Ultrasonic Humidifiers
Fog Output

So many people have asked me questions about ultrasonic humidifiers, I figured I'd better put up this page to cut down on my E-mail!

Ultrasonic humidifiers (also called cool mist humidifiers) are electric, table-top, home appliances for adding moisture to the air. You can buy them at stores like Sears and K-mart for about $40. You can also find used ones at garage sales and thrift stores for as little as $5. They're usually rectangular boxes about 7" by 9" by 14" with a couple of dials, a removable water tank, and a nozzle on top. They work great for small effects like a witches' cauldron or a fog-breathing pumpkin. You fill them with water and they create a cold, white smoke of water mist which tends to sink and run along the ground. The fog disappears after drifting a foot or two from the humidifier. Store-bought fog machines (and my home made fog machine) produce fog which hangs in the air for much longer but doesn't sink at all.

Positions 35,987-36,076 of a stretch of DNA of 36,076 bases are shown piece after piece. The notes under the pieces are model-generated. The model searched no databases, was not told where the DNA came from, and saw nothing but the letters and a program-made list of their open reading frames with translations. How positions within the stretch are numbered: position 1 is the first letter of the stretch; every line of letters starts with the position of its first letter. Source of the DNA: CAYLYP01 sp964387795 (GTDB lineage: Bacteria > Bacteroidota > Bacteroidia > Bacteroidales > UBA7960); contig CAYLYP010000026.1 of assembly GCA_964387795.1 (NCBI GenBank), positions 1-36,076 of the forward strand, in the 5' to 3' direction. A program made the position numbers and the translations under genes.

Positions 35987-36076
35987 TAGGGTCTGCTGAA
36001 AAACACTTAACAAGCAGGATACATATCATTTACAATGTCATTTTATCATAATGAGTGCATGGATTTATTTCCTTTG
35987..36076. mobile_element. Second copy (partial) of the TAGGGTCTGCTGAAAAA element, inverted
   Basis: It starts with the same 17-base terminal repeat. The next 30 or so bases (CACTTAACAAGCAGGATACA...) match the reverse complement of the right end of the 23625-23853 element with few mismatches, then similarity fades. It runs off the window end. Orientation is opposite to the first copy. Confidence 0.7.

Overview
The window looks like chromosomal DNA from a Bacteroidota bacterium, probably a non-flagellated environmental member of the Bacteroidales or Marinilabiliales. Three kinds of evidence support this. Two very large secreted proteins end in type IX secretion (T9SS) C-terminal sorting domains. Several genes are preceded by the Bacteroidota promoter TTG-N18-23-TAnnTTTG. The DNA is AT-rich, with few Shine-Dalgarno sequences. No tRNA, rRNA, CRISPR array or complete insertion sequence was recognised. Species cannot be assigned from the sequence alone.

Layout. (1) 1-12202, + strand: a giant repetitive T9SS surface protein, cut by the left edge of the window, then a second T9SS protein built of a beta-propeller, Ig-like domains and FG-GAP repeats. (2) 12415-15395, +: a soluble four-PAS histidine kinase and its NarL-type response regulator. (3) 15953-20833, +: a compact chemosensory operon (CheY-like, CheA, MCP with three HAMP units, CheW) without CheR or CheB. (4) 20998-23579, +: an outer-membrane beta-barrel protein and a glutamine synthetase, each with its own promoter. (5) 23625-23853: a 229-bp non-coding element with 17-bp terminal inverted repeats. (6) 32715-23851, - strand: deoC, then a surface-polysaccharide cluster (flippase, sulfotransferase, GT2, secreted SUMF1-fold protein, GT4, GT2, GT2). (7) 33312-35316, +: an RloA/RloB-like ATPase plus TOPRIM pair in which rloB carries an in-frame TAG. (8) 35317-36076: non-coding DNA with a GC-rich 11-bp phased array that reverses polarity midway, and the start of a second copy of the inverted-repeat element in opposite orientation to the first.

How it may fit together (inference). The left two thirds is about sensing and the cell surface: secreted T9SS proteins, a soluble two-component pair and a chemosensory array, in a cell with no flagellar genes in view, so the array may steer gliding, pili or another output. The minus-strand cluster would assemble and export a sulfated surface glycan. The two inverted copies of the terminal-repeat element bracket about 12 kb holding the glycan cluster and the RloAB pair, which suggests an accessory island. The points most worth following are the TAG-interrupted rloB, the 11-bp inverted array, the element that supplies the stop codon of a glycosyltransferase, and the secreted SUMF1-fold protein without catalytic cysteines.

Ultrasonic humidifiers usually have a humidistat to shut them off at a certain humidity. This can be a problem in haunting applications. The humidistat on every humidifier I've seen can be disabled by simply shorting (connecting a wire between) the humidistat's two wires. Do this at your own risk, of course.

Fog fluid won't work in ultrasonic humidifiers, but I've heard that adding 5% glycerin to the water can make the fog hang in the air longer. (That's one part glycerin to nineteen parts water.) Fog fluid is about 1/3 glycerin (or a similar chemical) so you'd add 15% fog fluid to get the same effect. (That's three parts fog fluid to 17 parts water.) I haven't tried this myself. You can get small amounts of glycerin at a drug store, or larger amounts from restaurant supply companies.

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